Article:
FAQ: How To Make A Brick Retaining Wall?

What is the cheapest type of retaining wall?

What is the cheapest retaining wall material?

  • Treated pine and is the least expensive material.
  • Hardwood is more expensive than treated pine.
  • Railway sleepers are another – slightly more expensive – option and are built to withstand ground and water contact.
  • Concrete sleepers are more expensive.

Can you use house bricks for a retaining wall?

Retaining walls can be made from wood, bricks, natural stones or concrete blocks. For DIYers, it’s best to use concrete retaining wall blocks, which can be interlocking and are heavy enough to stay in place without cement or other adhesive.

What is the easiest retaining wall to build?

For the average do-it-yourselfer, building a retaining wall is easiest when using masonry blocks that will be stacked no taller than three feet, with no mortar binding the stones or concrete members. (For a curved wall, mark instead with a garden hose or spray paint.)

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How do you build a retaining wall step by step?

Step by Step: How to build a retaining wall

  1. Dig a level-bottomed trench wide enough for the base stones to fit into. Compact the bottom of the trench with a hand tamper.
  2. Lay landscape fabric in the trench.
  3. Start the wall’s second layer using a staggered pattern.
  4. Make sure the wall is level.

What type of retaining wall is best?

Timber and inter-locking-concrete-block walls are great DIY retaining wall ideas. Mortared masonry and poured concrete ones are usually best left to a mason.

What can I do instead of a retaining wall?

Reinforced soil slopes are the most cost-effective retaining wall alternatives. Often times you are using the soil that you already have on hand and do not need to bring in any additional.



  • Reinforced Soil Slopes.
  • Natural Stone Walls.
  • Wooden Timbers.
  • Gabion Walls.
  • Soil Bioengineered Walls.

WHY DO Retaining walls fail?

The main cause of retaining wall failure is poor drainage. Without proper drainage, hydrostatic pressure builds up behind the retaining wall. Saturated soil is substantially heavier than dry soil, and the retaining wall may not be designed to handle such a load.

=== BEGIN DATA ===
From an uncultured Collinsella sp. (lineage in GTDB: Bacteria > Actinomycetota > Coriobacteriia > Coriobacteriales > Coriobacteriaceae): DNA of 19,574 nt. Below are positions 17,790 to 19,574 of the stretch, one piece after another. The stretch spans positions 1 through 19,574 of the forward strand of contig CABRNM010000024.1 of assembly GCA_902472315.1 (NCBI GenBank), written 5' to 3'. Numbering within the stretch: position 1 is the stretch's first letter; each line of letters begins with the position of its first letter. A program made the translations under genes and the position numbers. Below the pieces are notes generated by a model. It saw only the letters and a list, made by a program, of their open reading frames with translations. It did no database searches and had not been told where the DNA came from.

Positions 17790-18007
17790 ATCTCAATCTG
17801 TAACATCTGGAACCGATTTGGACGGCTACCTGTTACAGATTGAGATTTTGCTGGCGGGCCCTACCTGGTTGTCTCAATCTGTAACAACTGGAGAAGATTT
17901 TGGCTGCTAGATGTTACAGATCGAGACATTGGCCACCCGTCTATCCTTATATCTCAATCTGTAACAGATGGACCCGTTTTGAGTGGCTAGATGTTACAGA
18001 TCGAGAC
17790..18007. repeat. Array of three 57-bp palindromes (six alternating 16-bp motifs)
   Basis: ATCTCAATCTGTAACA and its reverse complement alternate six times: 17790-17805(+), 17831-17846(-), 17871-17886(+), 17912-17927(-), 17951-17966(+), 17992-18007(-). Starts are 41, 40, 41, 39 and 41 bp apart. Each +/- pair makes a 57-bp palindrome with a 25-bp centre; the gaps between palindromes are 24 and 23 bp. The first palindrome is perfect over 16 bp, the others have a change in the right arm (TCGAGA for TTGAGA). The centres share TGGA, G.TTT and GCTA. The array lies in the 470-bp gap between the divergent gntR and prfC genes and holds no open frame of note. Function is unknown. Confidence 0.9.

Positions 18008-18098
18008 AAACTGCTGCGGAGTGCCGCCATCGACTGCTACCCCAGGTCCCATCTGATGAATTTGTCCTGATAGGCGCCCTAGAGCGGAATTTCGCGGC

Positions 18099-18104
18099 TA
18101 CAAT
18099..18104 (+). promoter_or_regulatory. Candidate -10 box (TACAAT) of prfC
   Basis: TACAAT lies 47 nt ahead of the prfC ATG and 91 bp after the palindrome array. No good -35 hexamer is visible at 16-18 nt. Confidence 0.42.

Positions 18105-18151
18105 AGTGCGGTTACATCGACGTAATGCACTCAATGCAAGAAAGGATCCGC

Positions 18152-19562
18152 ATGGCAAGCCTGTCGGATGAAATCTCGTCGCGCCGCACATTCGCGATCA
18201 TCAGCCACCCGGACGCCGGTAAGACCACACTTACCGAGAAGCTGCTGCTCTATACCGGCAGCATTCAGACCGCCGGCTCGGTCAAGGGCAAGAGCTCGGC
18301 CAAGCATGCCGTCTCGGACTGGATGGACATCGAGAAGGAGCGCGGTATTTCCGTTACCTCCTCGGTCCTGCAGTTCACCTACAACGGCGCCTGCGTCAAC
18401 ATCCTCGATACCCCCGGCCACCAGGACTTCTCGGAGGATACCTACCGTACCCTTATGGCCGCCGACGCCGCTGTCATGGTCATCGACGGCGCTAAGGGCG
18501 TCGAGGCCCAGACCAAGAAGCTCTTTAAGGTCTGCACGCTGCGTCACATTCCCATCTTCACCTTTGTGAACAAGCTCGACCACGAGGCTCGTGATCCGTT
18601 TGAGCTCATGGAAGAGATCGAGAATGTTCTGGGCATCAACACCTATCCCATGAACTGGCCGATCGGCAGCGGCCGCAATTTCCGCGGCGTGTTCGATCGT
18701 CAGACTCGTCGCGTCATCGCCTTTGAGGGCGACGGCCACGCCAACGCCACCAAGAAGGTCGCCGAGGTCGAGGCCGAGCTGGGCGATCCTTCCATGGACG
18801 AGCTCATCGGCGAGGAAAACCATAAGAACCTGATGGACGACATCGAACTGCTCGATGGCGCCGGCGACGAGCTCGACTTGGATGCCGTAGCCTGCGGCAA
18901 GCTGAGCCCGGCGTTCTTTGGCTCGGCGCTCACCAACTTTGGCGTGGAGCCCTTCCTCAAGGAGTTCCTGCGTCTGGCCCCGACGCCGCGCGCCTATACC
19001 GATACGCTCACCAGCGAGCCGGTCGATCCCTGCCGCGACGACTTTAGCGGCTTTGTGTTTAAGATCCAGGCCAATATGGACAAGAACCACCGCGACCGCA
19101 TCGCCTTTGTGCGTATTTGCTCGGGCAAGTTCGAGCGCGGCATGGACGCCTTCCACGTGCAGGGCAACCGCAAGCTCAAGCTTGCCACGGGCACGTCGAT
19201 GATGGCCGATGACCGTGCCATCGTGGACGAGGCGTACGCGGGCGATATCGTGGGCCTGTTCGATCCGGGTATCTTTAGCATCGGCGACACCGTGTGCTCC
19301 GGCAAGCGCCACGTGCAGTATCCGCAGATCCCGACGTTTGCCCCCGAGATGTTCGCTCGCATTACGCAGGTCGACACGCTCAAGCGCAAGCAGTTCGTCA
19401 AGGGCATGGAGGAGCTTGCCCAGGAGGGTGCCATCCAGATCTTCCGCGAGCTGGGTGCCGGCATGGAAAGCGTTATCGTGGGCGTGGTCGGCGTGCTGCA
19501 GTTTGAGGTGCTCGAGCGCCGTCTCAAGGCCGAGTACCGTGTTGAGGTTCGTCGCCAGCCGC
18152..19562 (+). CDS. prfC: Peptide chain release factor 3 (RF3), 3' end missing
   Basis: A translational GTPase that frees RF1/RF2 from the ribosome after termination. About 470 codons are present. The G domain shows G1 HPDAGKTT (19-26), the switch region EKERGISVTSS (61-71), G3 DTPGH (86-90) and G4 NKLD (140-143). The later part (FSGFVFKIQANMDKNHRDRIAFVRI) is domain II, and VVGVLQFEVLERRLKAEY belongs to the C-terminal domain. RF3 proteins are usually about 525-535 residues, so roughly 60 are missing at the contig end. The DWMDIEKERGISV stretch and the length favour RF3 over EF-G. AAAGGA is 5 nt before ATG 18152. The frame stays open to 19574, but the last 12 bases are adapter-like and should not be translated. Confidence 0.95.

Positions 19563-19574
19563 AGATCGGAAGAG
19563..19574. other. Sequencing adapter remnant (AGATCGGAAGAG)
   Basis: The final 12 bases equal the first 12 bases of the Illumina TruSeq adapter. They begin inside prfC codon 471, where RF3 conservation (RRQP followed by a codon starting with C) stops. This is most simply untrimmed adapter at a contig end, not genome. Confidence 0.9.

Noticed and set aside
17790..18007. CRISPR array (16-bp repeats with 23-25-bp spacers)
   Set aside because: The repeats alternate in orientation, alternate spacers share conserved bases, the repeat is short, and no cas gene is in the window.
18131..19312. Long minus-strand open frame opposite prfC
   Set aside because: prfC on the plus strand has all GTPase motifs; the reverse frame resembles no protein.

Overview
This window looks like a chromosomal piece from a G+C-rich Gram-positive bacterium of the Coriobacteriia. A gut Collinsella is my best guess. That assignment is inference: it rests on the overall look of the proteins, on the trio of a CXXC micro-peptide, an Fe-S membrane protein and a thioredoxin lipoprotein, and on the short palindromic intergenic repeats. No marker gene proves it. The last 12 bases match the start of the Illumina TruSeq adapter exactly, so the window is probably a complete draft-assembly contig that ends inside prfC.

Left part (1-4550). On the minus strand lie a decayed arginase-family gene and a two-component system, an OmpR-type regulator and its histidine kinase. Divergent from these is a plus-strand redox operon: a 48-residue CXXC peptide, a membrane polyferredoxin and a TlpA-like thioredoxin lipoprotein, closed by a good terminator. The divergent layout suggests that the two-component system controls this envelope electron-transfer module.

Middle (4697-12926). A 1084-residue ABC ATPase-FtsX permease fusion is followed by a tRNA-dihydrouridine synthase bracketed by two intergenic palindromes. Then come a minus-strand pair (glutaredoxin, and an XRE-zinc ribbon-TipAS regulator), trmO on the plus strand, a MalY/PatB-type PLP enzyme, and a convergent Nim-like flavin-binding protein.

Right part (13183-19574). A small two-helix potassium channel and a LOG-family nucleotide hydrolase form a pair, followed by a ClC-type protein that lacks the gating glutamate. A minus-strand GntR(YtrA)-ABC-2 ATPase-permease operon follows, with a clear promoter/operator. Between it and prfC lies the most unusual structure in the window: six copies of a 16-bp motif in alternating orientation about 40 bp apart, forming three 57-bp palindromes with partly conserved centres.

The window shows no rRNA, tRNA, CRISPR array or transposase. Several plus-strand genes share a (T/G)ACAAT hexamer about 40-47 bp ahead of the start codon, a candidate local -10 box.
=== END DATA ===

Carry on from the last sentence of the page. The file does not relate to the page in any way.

Do I need drainage behind retaining wall?

Third, since most retaining walls are impervious, which means water cannot pass through the wall itself, efficient drainage is crucial. When drainage goes unaddressed hydrostatic pressure will build up behind the wall and cause damage such as bulging or cracking.

Does a 2 foot retaining wall need drainage?

Although there are exceptions, most retaining walls require gravel backfill, soil compaction, pipe or toe drains, and weep holes. Together, these four features will provide adequate drainage for most designs. Only a few types of walls will not require all of them.

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How much does it cost to build retaining wall?

The average cost of building a retaining wall is $5,636. Most homeowners find themselves spending between $3,229 and $8,670. The cost of retaining wall materials ranges from $3 to $40 per square foot. Wall block prices fall between $10 and $15 per square foot, while precase, poured concrete runs $20 to $25.

How long do retaining walls last?

How long will my retaining wall last? For a permanent wall structure, the general lifespan is generally between 50 and 100 years. This does, however, depend on the conditions of the soil and groundwater at your site.

How deep do you dig for a retaining wall?

  1. Dig a base trench 24 in. ( 600 mm) wide the length of the wall.**
  2. The depth of the trench will be 6 in. ( 150 mm) plus an additional 1 in. (
  3. Compact the base trench making a minimum of two passes with a walk behind plate compactor.
  4. Foundation soils at the bottom of the base trench must be firm and solid.

How high can you build a retaining wall without a permit?

Most municipalities require a building permit and a design from a Licensed Engineer if your wall is taller than 4 feet high (measured from the bottom of the first block to the top of the last block).

How do you calculate retaining wall?

Multiply the length of the wall (in feet) by the height of wall (also in feet) to get the square footage of the outside face of the wall. Then, multiply 1.12. This allows for having 12% of the wall’s height under the surface of the ground to give the wall more stability.

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